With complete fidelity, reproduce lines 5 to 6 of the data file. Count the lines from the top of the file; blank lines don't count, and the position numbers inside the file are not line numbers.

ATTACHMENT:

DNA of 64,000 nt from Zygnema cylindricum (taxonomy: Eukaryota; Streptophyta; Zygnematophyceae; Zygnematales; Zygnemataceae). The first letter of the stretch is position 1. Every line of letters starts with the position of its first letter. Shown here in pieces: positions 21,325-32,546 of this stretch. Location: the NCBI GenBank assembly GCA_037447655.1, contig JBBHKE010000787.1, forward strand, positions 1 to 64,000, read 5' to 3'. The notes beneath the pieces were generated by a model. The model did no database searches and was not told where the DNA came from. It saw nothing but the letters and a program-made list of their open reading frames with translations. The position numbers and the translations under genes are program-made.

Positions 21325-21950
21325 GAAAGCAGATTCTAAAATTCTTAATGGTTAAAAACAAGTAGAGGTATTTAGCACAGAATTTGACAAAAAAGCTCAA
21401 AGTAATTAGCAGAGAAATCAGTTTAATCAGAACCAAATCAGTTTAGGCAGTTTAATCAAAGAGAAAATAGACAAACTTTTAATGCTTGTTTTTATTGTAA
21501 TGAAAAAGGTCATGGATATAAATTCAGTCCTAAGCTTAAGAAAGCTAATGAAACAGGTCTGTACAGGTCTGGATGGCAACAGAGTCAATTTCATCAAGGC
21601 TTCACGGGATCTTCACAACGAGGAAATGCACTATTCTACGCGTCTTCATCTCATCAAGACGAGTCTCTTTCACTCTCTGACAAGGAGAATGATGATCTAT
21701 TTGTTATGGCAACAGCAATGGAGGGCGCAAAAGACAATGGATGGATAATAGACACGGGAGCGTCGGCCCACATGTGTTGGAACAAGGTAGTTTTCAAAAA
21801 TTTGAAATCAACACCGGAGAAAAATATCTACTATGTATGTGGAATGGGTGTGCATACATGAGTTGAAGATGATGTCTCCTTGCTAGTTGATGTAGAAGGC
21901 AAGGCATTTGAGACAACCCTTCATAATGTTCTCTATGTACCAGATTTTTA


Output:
21501 TGAAAAAGGTCATGGATATAAATTCAGTCCTAAGCTTAAGAAAGCTAATGAAACAGGTCTGTACAGGTCTGGATGGCAACAGAGTCAATTTCATCAAGGC
21601 TTCACGGGATCTTCACAACGAGGAAATGCACTATTCTACGCGTCTTCATCTCATCAAGACGAGTCTCTTTCACTCTCTGACAAGGAGAATGATGATCTAT